Attorney for EB-5 investors gets OK to depose key Jay Peak insider

Attorney for EB-5 investors gets OK to depose key Jay Peak insider

EB-5 Visa, EB5 Visa, EB5 Investments

A federal judge will allow an attorney for a group of EB-5 investors to question a whistleblower about what he knows about an alleged “kickback” scheme involving attorneys who brought foreign investors and their money to Jay Peak projects.

Judge Christina Reiss said Thursday in federal court in Burlington that she would partially grant a request by the plaintiffs’ attorney Russell Barr to take the deposition of Nicholas Hulme of Rapid Visa USA.

The judge said she would be writing an order narrowing the scope of the deposition but would allow it to go forward.

“I am going to make myself available for while the deposition is going on,” Reiss told the attorneys in the case.

“If there is a problem,” she added, “you will be calling me and I will be ruling in the midst of your deposition.”

Barr has sought to depose both Nicholas Hulme and his father, Douglas Hulme, the owner of Rapid Visas USA, a visa processing firm based in Florida.

The father and son both ran the firm and solicited hundreds of foreign investors in the early projects at the Jay Peak Resort. While many of the projects in the multi-phase development at the ski area were built, the immigrants in the EB-5 program who invested in the Jay Peak were defrauded in the Ponzi scheme. The developers, former CEO Bill Stenger, and former owner Ariel Quiros commingled and misused the money from investors.

Quiros and Stenger were charged with 52 counts of securities fraud for the misuse of $200 million in investor funds. In May, the two men were indicted and federal prosecutors in Vermont brought criminal charges against the two men and two of associates, in May.

In 2012, Nicholas and Douglas Hulme blew the whistle on the Ponzi scheme in 2012, alerting 100 immigrant attorneys that Jay Peak’s financials were not sound.

Both Hulmes has rebuffed subpoenas from Barr over the past 18 months. When Douglas Hulme “dodged” a subpoena, Barr went ahead with Nicholas Hulme, who also worked at the firm.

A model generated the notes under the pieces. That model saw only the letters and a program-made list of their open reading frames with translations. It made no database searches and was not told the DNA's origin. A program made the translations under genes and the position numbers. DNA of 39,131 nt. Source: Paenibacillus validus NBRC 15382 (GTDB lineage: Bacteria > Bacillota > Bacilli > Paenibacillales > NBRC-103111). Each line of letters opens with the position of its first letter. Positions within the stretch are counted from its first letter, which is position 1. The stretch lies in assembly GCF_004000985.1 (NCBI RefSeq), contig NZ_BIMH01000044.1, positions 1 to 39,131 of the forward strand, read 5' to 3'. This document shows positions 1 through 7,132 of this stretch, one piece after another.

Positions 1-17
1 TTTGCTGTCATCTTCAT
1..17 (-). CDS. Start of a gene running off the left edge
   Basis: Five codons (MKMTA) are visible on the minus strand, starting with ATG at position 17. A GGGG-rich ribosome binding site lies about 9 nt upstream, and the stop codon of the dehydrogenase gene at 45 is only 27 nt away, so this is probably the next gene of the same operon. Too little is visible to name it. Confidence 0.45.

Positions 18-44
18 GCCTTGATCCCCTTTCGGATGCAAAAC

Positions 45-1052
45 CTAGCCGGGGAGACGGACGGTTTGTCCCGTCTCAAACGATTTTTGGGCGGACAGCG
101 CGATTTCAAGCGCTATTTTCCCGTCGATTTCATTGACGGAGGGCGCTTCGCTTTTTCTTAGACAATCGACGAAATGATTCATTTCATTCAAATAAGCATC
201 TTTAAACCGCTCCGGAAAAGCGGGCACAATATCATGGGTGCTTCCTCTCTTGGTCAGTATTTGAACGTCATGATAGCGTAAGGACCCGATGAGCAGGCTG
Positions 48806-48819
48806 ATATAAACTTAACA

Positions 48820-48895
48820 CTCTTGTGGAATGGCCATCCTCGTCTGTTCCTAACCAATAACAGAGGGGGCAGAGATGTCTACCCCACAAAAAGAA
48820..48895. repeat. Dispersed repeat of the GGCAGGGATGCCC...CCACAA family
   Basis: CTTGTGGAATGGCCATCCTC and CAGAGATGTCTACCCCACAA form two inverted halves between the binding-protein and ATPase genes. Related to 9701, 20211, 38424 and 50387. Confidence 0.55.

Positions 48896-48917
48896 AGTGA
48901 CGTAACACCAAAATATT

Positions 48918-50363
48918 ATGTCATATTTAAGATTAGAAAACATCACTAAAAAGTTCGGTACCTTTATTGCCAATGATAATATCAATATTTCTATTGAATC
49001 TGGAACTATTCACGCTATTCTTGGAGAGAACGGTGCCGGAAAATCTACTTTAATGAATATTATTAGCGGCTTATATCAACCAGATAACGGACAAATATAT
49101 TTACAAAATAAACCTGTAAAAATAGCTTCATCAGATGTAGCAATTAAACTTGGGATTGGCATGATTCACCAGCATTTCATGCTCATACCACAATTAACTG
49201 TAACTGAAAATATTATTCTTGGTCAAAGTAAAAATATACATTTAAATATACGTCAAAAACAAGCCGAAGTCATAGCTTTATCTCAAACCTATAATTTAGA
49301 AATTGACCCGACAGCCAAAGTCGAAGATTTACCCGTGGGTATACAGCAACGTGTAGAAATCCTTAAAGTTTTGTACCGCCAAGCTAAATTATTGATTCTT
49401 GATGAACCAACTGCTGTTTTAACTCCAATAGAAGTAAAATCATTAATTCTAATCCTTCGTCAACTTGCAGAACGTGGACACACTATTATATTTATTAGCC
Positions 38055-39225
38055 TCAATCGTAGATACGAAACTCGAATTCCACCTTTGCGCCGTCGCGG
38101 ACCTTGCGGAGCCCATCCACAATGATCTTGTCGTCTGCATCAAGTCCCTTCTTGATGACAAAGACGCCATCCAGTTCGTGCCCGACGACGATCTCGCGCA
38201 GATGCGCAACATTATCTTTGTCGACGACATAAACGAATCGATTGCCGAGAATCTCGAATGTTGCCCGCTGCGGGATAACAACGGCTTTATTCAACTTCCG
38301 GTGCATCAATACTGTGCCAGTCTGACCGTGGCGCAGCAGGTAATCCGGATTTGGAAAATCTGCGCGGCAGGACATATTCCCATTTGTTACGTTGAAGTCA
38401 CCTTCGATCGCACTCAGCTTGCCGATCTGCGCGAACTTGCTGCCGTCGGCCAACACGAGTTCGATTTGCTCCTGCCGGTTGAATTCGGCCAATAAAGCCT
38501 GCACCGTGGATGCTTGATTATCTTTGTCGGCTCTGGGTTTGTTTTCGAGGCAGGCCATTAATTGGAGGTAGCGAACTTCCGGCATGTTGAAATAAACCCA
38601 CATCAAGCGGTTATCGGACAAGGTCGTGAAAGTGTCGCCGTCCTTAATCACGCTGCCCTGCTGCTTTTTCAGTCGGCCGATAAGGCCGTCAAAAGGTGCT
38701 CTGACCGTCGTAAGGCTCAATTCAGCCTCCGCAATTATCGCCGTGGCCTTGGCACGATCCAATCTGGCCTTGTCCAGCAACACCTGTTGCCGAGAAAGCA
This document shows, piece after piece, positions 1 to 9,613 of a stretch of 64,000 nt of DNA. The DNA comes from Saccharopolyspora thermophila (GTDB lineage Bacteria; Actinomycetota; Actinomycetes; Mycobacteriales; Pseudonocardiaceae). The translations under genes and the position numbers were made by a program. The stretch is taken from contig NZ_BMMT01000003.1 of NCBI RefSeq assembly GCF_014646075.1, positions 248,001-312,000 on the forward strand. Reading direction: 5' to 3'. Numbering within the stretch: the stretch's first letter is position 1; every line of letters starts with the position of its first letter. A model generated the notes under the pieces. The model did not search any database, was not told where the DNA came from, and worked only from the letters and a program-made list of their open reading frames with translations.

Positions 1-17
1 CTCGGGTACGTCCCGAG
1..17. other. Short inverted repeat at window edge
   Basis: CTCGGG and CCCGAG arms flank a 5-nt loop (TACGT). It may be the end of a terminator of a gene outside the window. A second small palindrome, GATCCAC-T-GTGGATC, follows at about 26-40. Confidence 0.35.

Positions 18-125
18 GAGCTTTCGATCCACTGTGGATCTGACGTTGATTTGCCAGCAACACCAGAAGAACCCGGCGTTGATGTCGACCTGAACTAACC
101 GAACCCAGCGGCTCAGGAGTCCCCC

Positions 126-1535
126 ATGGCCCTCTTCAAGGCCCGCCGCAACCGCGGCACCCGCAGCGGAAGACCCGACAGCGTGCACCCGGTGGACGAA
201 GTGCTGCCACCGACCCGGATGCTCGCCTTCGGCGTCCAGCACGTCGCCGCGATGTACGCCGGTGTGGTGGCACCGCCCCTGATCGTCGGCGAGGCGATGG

“We’re moving forward in our discovery to get to the truth,” Barr said after the hearing Thursday.

Rapid USAs Visas CEO Douglas Hulme and Bill Stenger

Rapid USAs Visas CEO Douglas Hulme (left), a representative of Shen law firm (center) and Jay Peak CEO Bill Stenger (right).

Phillipa Lilienthal, an attorney for Nicholas Hulme, had sought to “quash” the subpoena and deposition, contending, in part, that Hulme wasn’t a party to Barr’s lawsuit. She also expressed concerns for Hulme’s safety should he testify in a deposition.

Barr’s lawsuit is filed on behalf of a group of Chineses investors against Shen Jianming, an immigration attorney. The lawsuit alleged Shen took $1.25 million in kickbacks in return for bringing foreign investors to the Jay Peak projects.

At the time, according to the lawsuit, Shen did not tell immigrant investors he was getting a pay off from Stenger in addition to legal fees from foreigners for help with immigration paperwork.

The judge had earlier denied a bid by Barr to make the lawsuit a class-action to include more investors who put money into Jay Peak projects.

The hearing Thursday was set for 1 p.m. but was delayed for about 10 minutes as Barr did not initially appear. The judge went ahead despite his absence, asking pointed questions to Lilienthal about why the subpoena for Nicholas Hulme should be quashed.

Barr makes it to the courtroom a little before 2 p.m. He apologized to the judge and told her he had thought the hearing had been set an hour later than it was.

Lilienthal at the start of the hearing told the judge that her client had little “relevant” information related to the alleged “kickback” scheme raised in the lawsuit.

“This is not a case where there is an evaluation of all the details and elements of what went on behind the scenes at Jay Peak,” Lilienthal said, adding, “It’s about what Professor Shen knew and when.”

Lilienthal referred to her client as simply a “third-party vendor,” who wasn’t even a defendant in this lawsuit.

At one point during the hearing, Reiss questioned whether Rapid Visa was simply a “third-party vendor” to Jay Peak. She cited a deposition by Stenger with the U.S. Securities and Exchange Commission.

“(Stenger) testified that Rapid Visa, your client’s company, made north of $15 million in three years as an agent for Jay Peak,” the judge said to Lilienthal. “How could you make $15 million as a third-party vendor?”

The judge later added the Barr should able to question Hulme about what he knew about the fees charged by the immigration attorneys.

The judge said the deposition should be limited to the specific claims of this case, “which has to do with a referral system by attorney Shen and it’s not putting the Jay Peak projects on trial.”

Barr contends that Hulme was intimately involved in the Jay Peak EB-5 financed projects until he broke with the developers in 2012. Hulme, Barr told the judge, has information about the alleged “kickback” scheme that will help prove his case.